Introduction to Part Three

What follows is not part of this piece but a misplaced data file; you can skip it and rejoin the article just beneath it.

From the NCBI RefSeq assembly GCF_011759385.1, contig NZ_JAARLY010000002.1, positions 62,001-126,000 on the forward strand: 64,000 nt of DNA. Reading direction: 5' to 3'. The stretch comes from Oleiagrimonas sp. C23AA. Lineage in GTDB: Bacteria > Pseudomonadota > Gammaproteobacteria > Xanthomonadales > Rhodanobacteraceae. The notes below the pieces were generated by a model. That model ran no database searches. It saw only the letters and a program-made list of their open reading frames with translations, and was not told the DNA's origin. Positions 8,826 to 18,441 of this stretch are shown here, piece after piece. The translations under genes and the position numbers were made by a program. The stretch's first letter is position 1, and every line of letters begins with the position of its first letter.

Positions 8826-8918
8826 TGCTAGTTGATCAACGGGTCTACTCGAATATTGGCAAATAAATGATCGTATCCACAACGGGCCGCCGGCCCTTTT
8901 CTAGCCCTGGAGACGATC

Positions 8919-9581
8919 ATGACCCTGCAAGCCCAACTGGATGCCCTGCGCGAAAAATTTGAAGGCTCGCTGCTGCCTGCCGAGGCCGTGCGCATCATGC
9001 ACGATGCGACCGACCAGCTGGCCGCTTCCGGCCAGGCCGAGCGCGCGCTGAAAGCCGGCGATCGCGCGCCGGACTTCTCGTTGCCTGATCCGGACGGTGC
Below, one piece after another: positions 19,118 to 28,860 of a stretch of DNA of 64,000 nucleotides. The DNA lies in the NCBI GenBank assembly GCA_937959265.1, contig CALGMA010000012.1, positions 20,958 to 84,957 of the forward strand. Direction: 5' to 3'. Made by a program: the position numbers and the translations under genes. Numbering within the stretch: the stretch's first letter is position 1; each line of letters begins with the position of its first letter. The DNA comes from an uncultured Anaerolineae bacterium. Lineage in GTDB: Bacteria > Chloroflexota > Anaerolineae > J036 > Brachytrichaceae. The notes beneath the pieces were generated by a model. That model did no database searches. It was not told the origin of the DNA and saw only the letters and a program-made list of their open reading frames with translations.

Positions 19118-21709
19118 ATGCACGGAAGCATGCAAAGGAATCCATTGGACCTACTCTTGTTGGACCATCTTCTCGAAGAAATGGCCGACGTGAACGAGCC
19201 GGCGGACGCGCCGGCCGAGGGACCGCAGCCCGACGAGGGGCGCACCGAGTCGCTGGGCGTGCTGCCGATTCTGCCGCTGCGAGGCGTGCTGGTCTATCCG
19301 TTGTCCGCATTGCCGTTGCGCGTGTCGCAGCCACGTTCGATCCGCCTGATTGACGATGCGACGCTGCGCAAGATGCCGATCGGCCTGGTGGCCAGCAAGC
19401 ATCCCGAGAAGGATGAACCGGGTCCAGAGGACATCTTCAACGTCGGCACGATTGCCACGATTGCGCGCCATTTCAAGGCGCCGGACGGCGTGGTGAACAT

In a study of neighborhood development in Minneapolis, suggestively titled “Revenge of the Property Owners,” Goetz and Sidney (1994) document the conﬂ ict between property owners and lower-income tenants. They found that community organizations were dominated by people who espoused an “ideology of property,” a key point of which is that too much rental housing leads to neighborhood decline. Affordable housing policies for renters were to be avoided, according to this dominant faction, because they increase the neighborhood’s concentrations of both poverty and transients who have no stake in the neighborhood. Because property owners are less transient and have a stake in the neighborhood’s long-term wellbeing, policy should therefore be crafted to provide beneﬁ ts for them, halting middle-class ﬂ ight and attracting investment and stakeholders. This ideology – that owners are better citizens than renters – is a modern manifestation of a bias hardened in stereotypes that has misguided American public policy from colonial times to the present.